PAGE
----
Adnan Lokhandwala (31) and his wife Fatema (28) are among the 1.6 lakh pilgrims who will embark next week on the Haj, the annual Muslim pilgrimage to Mecca and Medina in Saudi Arabia.
There is a widespread impression that the bulk of Haj pilgrims are retired senior citizens, performing their Islamic duty before their final summons. Far from it. Young, wealthy and upwardly mobile, Adnan and Fateha are part of a growing number of young people who prefer it to backpacking across Europe.
“It is better to go on Haj when one is in one’s twenties and has fewer responsibilities,” said Fatema. “I know of couples who’ve gone on Haj directly after their marriage, instead of on a honeymoon.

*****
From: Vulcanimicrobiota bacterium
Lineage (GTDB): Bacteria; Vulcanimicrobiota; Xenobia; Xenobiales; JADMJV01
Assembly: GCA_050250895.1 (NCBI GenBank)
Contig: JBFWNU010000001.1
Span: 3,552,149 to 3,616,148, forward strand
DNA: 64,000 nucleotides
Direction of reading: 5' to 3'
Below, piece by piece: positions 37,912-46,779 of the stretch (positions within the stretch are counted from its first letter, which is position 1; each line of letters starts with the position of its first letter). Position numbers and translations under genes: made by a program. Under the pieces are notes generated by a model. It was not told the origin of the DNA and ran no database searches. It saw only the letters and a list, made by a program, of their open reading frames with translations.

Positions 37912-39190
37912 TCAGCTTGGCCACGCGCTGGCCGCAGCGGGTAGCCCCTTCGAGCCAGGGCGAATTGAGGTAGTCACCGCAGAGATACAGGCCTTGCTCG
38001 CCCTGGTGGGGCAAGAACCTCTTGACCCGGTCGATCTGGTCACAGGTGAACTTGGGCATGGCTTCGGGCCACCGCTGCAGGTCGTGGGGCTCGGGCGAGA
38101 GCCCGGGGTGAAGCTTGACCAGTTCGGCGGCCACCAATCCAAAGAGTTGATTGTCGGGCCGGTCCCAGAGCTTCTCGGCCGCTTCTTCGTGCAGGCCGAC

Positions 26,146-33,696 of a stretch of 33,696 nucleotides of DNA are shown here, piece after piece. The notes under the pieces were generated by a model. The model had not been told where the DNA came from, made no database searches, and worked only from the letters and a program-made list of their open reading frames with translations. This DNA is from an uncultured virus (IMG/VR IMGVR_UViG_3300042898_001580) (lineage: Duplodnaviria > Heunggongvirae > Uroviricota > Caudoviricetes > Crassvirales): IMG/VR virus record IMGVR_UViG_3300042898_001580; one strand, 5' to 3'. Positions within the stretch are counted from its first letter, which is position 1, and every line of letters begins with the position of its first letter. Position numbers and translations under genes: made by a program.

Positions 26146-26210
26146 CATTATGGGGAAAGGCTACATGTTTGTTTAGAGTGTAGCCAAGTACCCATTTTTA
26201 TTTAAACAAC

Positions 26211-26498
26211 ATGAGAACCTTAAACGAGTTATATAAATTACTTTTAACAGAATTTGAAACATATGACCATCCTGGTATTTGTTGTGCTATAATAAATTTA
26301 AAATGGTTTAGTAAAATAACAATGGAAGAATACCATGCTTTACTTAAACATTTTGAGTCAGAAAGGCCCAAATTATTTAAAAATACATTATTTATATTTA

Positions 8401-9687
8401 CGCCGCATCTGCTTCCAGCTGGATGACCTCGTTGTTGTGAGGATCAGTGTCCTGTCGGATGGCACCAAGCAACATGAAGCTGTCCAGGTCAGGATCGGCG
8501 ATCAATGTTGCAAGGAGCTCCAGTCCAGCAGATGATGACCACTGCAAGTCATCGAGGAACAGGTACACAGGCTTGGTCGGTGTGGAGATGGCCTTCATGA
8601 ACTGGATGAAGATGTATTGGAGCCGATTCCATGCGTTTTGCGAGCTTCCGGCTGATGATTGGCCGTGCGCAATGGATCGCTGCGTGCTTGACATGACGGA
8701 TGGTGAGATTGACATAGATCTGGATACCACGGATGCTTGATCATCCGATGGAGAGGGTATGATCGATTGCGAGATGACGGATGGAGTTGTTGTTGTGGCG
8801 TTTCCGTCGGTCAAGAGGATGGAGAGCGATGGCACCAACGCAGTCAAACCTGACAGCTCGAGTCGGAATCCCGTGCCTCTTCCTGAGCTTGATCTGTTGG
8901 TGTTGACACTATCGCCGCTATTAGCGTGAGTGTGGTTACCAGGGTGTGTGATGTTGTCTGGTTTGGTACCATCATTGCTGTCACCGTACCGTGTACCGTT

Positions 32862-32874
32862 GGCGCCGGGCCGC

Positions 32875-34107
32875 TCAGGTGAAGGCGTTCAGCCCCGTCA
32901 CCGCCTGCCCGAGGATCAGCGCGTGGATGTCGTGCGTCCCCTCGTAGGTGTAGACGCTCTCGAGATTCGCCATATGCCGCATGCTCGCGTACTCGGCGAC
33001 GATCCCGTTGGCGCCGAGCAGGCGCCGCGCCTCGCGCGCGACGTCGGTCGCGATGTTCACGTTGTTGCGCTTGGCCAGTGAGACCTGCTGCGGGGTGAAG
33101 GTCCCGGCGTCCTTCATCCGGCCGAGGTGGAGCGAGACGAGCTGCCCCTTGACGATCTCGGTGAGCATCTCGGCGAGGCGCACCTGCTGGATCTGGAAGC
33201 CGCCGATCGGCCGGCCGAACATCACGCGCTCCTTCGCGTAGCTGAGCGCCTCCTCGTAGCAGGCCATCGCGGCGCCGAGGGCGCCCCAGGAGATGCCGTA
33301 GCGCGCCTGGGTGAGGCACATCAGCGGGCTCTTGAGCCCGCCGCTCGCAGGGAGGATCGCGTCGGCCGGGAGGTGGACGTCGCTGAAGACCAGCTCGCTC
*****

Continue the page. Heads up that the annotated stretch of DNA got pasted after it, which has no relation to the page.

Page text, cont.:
“Around 85 per cent of pilgrims are in the age group of 25 to 55 years,” said G. S. Ansari, chairman of the Maharashtra State Haj Committee. “I’ve been observing this trend of younger people heading for Haj for the past 10 years.”
“Youngsters from other countries have always been going on Haj, but it was not common in India earlier,” said S. Sheikh, a lawyer and social activist in Pune.
“Being young has advantages,” said Sheikh Salim, 27, a Pune teacher, who is also leaving for Haj soon. “When one is old and weak, it is difficult to walk long distances and deal with crowds.”